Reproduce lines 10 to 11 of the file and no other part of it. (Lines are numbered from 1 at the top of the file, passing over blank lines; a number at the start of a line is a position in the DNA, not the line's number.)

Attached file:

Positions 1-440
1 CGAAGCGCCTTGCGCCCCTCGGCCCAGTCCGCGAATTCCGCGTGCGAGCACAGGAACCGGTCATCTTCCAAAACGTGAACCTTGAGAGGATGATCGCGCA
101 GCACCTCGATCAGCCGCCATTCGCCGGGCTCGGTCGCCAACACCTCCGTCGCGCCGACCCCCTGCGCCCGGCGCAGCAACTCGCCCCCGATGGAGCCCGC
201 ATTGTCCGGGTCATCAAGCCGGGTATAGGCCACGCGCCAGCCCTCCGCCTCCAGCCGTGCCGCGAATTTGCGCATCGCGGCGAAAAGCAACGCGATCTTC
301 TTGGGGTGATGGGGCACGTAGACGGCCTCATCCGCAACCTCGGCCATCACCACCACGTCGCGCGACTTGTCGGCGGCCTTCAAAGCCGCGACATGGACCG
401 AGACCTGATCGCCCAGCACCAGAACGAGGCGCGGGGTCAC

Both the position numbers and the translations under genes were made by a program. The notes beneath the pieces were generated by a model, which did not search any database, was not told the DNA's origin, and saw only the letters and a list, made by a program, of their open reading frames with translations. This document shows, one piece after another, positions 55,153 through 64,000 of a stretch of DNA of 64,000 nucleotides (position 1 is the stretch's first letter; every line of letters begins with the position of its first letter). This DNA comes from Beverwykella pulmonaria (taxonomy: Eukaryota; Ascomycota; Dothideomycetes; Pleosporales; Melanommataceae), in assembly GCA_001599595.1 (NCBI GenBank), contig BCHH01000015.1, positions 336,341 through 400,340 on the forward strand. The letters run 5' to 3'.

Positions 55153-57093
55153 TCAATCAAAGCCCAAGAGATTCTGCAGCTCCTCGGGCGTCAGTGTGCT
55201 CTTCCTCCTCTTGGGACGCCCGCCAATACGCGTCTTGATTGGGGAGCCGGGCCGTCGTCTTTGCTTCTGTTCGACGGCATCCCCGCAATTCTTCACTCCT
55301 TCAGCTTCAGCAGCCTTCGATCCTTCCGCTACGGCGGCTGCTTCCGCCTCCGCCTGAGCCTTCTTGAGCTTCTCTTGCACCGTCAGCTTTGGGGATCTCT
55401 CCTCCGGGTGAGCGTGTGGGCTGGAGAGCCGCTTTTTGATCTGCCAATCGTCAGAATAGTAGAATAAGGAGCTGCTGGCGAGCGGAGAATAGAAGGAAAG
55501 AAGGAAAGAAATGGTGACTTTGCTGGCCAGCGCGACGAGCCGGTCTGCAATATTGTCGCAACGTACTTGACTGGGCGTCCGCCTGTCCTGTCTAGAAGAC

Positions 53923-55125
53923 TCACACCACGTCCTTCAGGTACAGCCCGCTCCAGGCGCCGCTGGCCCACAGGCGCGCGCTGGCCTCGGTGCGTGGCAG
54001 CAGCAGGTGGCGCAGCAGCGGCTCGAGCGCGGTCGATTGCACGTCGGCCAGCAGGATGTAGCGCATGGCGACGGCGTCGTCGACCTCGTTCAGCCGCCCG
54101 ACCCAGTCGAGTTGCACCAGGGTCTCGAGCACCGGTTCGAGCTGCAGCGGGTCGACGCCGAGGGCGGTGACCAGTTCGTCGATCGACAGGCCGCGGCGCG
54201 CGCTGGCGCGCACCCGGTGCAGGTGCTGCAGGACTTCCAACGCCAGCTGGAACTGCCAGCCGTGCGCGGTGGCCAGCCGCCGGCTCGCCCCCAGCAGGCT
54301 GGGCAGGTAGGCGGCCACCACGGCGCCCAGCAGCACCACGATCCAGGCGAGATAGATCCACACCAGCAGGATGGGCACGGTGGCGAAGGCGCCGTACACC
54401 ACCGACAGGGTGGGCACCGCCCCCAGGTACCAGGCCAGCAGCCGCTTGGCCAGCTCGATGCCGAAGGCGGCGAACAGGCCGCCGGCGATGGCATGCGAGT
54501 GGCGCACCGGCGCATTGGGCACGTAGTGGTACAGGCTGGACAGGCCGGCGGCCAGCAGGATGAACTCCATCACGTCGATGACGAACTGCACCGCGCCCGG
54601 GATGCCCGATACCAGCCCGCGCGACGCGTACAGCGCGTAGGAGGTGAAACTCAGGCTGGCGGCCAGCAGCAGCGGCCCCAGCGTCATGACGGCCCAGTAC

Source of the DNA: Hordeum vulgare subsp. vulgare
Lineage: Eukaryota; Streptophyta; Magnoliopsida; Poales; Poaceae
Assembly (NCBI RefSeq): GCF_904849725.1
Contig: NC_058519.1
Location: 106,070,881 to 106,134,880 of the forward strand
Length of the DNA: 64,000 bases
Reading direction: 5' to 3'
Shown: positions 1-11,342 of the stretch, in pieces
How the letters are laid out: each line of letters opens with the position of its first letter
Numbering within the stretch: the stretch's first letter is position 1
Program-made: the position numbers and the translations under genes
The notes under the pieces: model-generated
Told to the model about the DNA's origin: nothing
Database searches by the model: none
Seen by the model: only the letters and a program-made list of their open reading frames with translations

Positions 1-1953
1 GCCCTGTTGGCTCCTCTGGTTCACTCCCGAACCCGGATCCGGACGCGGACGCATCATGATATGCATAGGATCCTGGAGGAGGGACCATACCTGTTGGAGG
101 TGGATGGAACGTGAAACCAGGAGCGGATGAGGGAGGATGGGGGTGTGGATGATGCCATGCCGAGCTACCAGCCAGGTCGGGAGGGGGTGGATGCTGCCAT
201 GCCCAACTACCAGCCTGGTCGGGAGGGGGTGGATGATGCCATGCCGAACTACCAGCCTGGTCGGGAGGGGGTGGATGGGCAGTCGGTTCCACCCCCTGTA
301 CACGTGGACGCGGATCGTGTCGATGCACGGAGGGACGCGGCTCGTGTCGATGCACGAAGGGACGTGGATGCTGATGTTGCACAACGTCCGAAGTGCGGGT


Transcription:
55201 CTTCCTCCTCTTGGGACGCCCGCCAATACGCGTCTTGATTGGGGAGCCGGGCCGTCGTCTTTGCTTCTGTTCGACGGCATCCCCGCAATTCTTCACTCCT
55301 TCAGCTTCAGCAGCCTTCGATCCTTCCGCTACGGCGGCTGCTTCCGCCTCCGCCTGAGCCTTCTTGAGCTTCTCTTGCACCGTCAGCTTTGGGGATCTCT